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Remotes Lose Favor Among Younger Viewers

As multichannel operators search for better ways for subscribers to navigate through hundreds of hours and tens of thousands of on demand titles, a new report finds that many younger viewers would prefer to use their smartphones and tablets to change channels and control their TV viewing.

The survey by Altman Vilandrie & Co. and Research Now found that over two-fifths (41%) of those aged 18-34 would prefer using their smartphone, tablet or computer keyboard to change channels and control their TV.

In addition, about half of all 18- to 34-year-olds say they would prefer an alternate program guide, such as a screen with apps or images of available content, to a traditional TV guide.

Several operators and a number of vendors have been moving to satisfy that demand with apps that allow smartphones and tablets to navigate through the channel line-up, search for content and program DVRs.

"Instead of the age-old argument about who holds the TV remote, families will soon be squabbling over whose smartphone is controlling the TV," said Altman Vilandrie director Jonathan Hurd, who oversaw the research project, in a statement.

Hurd also noted that declining interest in using a TV remote is part of a number of notable changes in the way younger consumers access video and TV.

"More and more, a new generation of viewers wants to watch TV and movies on their own schedule and with their own smartphones, computers and tablets," he also argued in a statement. "Consumers are removing the shackles of the traditional primetime TV lineup and creating their own personal networks of preferred programming and viewing times."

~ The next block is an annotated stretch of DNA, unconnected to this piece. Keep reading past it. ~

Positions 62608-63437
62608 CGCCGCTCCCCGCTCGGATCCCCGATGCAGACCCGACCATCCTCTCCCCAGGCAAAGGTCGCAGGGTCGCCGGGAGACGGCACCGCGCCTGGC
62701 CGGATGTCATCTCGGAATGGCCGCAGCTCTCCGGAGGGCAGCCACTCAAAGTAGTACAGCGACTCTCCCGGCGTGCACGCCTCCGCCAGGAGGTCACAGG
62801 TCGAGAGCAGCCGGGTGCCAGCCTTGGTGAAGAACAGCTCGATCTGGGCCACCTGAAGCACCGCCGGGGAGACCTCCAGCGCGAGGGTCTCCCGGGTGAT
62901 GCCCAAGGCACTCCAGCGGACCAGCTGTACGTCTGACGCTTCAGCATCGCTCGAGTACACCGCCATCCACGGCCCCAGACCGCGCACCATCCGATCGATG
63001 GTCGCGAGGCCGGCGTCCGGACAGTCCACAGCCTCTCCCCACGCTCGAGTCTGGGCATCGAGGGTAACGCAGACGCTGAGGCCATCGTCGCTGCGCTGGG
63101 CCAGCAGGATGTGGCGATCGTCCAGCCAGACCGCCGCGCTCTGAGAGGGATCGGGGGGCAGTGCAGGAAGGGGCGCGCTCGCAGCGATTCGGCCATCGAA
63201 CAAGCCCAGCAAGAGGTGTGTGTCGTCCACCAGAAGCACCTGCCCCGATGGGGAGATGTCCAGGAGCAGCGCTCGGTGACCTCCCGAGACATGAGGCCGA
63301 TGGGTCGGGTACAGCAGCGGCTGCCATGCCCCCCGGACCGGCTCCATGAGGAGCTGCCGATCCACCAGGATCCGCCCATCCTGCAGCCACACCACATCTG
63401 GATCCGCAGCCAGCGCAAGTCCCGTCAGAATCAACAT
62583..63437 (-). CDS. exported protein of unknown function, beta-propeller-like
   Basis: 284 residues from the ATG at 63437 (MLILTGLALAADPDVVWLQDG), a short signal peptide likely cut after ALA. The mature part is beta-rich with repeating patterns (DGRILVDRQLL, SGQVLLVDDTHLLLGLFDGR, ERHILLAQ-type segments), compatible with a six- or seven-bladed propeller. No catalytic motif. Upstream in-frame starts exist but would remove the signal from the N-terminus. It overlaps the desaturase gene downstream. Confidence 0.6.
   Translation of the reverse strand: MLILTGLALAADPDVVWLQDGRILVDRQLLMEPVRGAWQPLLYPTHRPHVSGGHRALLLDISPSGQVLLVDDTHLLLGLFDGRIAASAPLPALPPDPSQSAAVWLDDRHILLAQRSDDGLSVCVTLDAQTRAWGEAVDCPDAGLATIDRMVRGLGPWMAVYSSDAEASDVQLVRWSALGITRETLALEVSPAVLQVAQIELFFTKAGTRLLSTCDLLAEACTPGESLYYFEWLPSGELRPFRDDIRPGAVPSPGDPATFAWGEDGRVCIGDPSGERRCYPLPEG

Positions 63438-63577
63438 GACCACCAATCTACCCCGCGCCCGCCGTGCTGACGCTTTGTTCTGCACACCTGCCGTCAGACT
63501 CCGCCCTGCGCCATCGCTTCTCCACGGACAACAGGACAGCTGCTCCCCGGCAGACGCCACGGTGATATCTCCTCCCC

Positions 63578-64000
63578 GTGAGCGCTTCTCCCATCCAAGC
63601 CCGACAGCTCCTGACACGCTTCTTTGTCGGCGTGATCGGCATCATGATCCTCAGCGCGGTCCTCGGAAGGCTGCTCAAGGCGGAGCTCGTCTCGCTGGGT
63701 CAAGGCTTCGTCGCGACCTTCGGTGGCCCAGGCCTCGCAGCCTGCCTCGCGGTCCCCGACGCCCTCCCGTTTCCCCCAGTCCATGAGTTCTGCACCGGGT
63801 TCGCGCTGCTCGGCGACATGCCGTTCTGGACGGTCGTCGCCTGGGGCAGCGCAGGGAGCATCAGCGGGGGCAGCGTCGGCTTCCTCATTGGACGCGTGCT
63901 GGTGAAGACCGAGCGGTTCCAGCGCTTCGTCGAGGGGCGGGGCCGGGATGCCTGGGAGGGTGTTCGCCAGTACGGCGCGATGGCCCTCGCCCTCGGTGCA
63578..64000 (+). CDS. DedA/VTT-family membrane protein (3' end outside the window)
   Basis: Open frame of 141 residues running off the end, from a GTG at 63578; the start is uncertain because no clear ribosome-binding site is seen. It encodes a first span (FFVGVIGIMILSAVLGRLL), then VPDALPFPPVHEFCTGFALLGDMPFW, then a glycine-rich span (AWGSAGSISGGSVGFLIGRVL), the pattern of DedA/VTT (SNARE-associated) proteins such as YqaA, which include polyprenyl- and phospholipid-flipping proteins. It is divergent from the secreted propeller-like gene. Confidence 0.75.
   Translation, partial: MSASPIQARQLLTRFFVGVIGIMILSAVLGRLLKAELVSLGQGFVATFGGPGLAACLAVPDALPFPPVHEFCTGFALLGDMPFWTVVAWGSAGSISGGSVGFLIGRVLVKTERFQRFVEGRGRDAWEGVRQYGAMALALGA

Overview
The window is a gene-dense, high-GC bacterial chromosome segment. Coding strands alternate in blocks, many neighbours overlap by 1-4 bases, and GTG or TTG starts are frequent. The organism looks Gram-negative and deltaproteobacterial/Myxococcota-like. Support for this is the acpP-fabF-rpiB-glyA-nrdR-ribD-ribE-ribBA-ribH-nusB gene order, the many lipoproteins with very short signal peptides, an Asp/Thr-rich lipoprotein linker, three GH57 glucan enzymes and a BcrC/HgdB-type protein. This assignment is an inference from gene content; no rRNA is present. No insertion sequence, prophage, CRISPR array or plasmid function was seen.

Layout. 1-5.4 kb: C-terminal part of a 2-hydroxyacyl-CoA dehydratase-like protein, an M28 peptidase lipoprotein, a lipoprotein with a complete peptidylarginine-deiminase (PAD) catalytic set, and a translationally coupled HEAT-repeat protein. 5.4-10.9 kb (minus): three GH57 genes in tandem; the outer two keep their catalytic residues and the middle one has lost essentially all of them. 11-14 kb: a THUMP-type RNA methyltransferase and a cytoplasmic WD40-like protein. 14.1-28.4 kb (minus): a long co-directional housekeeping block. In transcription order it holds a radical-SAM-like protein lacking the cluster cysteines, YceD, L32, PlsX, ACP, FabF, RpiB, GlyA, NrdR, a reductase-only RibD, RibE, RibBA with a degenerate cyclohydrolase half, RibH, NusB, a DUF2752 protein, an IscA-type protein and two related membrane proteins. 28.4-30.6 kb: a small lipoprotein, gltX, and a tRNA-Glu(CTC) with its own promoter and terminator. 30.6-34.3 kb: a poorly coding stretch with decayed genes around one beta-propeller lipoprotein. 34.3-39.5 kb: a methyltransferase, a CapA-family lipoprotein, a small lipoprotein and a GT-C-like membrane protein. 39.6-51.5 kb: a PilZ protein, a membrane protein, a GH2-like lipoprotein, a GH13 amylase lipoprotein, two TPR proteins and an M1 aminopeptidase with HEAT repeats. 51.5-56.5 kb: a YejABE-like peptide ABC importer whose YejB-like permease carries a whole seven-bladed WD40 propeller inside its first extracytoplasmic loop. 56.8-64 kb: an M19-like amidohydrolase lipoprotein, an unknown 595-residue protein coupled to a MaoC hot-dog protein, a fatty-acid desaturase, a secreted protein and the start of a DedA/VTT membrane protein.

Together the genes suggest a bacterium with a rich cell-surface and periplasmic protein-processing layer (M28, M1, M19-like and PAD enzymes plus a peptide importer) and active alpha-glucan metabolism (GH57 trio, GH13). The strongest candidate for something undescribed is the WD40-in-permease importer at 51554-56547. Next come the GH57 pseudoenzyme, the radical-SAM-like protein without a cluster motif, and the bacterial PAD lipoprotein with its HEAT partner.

Those changing habits were highlighted in the finding that only one-third of 18- to 34-year-olds reported that they watch TV shows during the normal broadcast time on a daily basis, versus 58% of those 35 and older.

In addition, the survey found that these younger viewers are increasingly turning to mobile devices and online services like Netflix and Hulu to access television programs and movies and that the number of consumers spending less on cable TV has increased as other delivery options like online and mobile viewing become more popular.

Twenty percent of consumers say they spend less on cable TV than they used to because online video meets their needs, the survey found, up from around 15% last year.

Twenty-four percent of 18- to 34-year-olds have "seriously considered" dropping cable service because online video meets their needs, though only three to four percent of all consumers say they have actually "cut the cord" or cancelled their cable service because of online video, the researchers reported.

Sixty percent of this younger group watch online videos at least once a week.

Other finding included the fact that 11% of smartphone owners aged 18-34 watch TV shows and movies on a mobile phone daily and that multitasking during TV viewing is common for all age groups. About 28% of tablet owners multi-task with their tablet at least half the time while watching TV.

Over-the-top video services like Netflix were also important in the choice of broadband packages. Twenty-three percent of Netflix streaming subscribers who have broadband service said Netflix is the main reason they subscribe to broadband Internet and a large number (21%) said they would downgrade their broadband Internet service without Netflix.

Research Now fielded the online survey with more than 1,000 U.S. consumers in July.